Peer To Peer Just Couldn’t Beat Client/Network

ptpjcAlthough peer-to-peer networking has picked up steam as a low-cost, low-maintenance alternative to client/server networking, the stark differences between the two options are worth noting before buying.

Peer LANs allow networked users to share each other’s disks, printers and other resources without requiring a dedicated server. Each user’s workstation functions as both a client and a server.

By comparison, a client/server LAN revolves around a centralized server for operations such as user login, file sharing and E-mail, as well as the storage of applications. All networked PCs function as clients to the server.

Peer-to-peer LANs have several advantages for small groups of users over the more complex client/server solution, according to William Donahoo, director of marketing for Novell Inc.’s desktop systems group in Provo, Utah.

“A peer LAN is an inexpensive and simple solution,” that is “good for certain services such as file and print,” Donahoo said. Novell’s market-leading NetWare costs $1,095 for a five-user license, while its NetWare Lite peer offering is priced at $99 per user or $495 for five users.

Easy maintenance is another reason people opt for peer-to-peer networks. Installation and maintenance can usually be performed by an end user, as opposed to requiring a network specialist for a dedicated server LAN.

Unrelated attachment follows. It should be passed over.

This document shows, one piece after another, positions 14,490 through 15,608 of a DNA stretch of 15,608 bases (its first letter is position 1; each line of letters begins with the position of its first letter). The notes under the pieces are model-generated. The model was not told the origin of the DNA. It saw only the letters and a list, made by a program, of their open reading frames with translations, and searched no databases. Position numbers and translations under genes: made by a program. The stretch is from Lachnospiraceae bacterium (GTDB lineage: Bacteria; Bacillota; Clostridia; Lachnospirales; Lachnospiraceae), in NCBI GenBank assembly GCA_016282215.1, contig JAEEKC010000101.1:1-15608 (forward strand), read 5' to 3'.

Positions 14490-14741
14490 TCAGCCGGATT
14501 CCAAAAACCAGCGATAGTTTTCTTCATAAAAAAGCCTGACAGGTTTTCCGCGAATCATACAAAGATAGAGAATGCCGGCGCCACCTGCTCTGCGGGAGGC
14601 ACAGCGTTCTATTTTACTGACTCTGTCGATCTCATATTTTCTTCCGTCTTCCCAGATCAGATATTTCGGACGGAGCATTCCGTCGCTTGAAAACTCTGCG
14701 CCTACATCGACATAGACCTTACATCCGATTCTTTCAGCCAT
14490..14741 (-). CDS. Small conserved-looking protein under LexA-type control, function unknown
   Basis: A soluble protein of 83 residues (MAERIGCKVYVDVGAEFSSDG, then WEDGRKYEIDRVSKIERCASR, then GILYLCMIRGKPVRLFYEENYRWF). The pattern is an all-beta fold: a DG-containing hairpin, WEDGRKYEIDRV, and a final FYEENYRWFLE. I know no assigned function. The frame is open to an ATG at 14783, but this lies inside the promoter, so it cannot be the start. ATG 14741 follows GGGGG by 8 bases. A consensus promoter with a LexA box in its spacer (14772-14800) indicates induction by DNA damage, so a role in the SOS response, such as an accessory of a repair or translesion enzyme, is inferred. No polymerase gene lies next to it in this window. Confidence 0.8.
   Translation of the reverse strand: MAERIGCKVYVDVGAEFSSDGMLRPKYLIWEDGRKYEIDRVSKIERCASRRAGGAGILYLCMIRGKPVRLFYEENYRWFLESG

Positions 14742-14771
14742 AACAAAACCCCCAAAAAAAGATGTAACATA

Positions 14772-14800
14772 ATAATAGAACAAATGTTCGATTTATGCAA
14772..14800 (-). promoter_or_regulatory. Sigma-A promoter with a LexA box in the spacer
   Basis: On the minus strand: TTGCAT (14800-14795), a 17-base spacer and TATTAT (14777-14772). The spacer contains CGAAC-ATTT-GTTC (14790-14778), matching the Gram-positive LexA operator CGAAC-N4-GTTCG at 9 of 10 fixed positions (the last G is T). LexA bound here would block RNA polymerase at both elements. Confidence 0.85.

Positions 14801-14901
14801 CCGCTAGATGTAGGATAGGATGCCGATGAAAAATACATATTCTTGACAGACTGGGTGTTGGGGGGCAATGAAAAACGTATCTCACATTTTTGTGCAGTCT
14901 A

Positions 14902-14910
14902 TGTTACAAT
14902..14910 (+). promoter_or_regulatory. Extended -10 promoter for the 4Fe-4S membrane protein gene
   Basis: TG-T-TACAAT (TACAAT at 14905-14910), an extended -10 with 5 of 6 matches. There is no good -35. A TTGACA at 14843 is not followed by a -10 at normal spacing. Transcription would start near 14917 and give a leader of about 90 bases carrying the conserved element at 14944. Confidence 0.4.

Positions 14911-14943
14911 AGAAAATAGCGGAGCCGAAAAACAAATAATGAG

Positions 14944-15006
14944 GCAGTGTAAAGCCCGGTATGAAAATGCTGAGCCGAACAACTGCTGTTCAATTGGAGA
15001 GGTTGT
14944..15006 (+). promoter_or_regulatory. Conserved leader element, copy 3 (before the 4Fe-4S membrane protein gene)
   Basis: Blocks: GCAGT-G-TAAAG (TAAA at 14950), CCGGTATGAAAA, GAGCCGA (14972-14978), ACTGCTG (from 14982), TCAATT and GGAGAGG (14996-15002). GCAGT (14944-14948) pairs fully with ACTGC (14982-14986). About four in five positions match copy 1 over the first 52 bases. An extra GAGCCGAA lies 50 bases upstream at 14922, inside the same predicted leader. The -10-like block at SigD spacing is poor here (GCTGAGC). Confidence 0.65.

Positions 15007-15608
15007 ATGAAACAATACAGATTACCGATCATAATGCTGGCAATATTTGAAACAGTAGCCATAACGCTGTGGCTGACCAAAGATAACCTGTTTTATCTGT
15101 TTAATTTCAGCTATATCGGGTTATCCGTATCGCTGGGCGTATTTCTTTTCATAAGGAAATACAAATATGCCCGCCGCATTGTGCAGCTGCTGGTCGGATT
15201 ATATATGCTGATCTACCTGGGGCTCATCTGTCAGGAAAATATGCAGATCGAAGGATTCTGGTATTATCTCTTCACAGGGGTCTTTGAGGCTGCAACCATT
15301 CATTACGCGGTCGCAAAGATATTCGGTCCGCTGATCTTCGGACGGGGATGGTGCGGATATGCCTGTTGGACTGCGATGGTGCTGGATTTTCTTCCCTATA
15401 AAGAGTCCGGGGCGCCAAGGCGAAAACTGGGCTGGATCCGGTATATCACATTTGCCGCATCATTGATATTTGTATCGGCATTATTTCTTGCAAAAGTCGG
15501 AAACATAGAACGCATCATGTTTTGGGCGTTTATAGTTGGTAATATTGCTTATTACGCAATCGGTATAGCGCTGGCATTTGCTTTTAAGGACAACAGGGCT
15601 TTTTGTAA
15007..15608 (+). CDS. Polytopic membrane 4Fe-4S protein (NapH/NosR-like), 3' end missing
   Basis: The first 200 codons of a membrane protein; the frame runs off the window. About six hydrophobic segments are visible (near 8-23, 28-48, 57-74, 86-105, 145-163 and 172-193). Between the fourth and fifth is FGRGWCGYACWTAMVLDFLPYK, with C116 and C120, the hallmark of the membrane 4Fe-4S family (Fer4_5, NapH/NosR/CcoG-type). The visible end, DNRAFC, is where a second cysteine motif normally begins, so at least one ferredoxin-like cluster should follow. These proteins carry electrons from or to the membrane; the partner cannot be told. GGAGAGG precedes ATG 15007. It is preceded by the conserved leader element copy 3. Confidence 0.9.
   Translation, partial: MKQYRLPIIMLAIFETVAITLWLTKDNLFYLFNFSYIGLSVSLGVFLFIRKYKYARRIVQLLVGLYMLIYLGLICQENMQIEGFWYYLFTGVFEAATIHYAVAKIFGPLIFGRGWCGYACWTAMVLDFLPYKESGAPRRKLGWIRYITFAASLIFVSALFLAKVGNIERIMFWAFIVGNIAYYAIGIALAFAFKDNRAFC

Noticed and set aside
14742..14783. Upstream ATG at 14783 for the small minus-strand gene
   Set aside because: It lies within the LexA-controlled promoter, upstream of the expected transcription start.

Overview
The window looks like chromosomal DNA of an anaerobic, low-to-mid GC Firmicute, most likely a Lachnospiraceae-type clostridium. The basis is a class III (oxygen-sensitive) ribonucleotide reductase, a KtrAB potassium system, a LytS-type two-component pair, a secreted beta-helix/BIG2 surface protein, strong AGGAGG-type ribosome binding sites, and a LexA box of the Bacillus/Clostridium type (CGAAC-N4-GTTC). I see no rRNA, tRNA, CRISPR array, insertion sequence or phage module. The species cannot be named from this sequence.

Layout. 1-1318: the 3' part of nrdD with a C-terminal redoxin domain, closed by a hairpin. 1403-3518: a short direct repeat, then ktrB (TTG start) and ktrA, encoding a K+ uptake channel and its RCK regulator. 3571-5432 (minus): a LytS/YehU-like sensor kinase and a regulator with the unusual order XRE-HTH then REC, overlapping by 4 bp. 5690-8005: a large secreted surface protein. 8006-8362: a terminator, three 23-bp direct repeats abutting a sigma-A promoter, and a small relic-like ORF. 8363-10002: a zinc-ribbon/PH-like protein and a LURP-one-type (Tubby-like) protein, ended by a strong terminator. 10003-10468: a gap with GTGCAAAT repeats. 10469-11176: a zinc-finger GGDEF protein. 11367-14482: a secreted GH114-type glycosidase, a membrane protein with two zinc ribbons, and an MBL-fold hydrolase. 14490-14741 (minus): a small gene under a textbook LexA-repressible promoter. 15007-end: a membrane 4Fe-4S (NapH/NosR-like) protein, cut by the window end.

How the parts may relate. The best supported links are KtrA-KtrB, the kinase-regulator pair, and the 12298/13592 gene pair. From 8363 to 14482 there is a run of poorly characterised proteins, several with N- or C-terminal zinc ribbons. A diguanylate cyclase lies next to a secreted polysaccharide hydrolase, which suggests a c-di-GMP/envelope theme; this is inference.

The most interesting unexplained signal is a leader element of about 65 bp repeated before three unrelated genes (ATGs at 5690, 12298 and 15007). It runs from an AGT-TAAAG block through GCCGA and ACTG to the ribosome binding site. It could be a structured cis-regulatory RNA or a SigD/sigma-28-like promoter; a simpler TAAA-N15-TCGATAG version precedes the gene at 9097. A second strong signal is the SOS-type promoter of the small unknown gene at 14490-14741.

Peer-to-peer networks eliminate the “administrative nightmare of keeping track of all clients,” said Sayuri Tung, director of product marketing for Sitka Corp., the Alameda, Calif., maker of the MacTOPS, DosTOPS and SunTOPS peer networks. “The end user does the configuration, and when you install a new node, the new user is announced to the network. In a client/server LAN, you have to have the administrator activate the node,” she said.

Yet despite these advantages, peer networks aren’t for everyone. To their disadvantage, they traditionally lack the performance and high security of client/server networks. When a PC processor on a peer LAN handles requests from multiple users, its operating speed and network performance can be cut drastically.

For this reason, applications that generate a lot of network traffic are usually better served by client/server LANs, experts say. “If you are running standard DOS-based applications and have four or five PCs, your needs are such that peer-to-peer is adequate and cost-effective. If you are running heavy database applications and you have in place the hardware that is appropriate for a client/server LAN, you will want to take advantage of that,” said Kim Willis, product manager for the LAN division of CBIS Inc., the Norcross, Ga., maker of the Network-OS Plus peer LAN.

Some peer LAN vendors are bridging the gap by adding a dedicated server to a peer LAN. In such a configuration, users would still be able to access each other’s resources, as well as the processor-intensive applications stored on a server.

D-Link, of Irvine, Calif., will add such capabilities when it announces LANsmart version 3.3, with a dedicated file-server system, at the NetWorld show in Boston this week. “This will still be a peer-to-peer network but will have the advantages of a client/server system,” said Steven Joe, the firm’s marketing manager.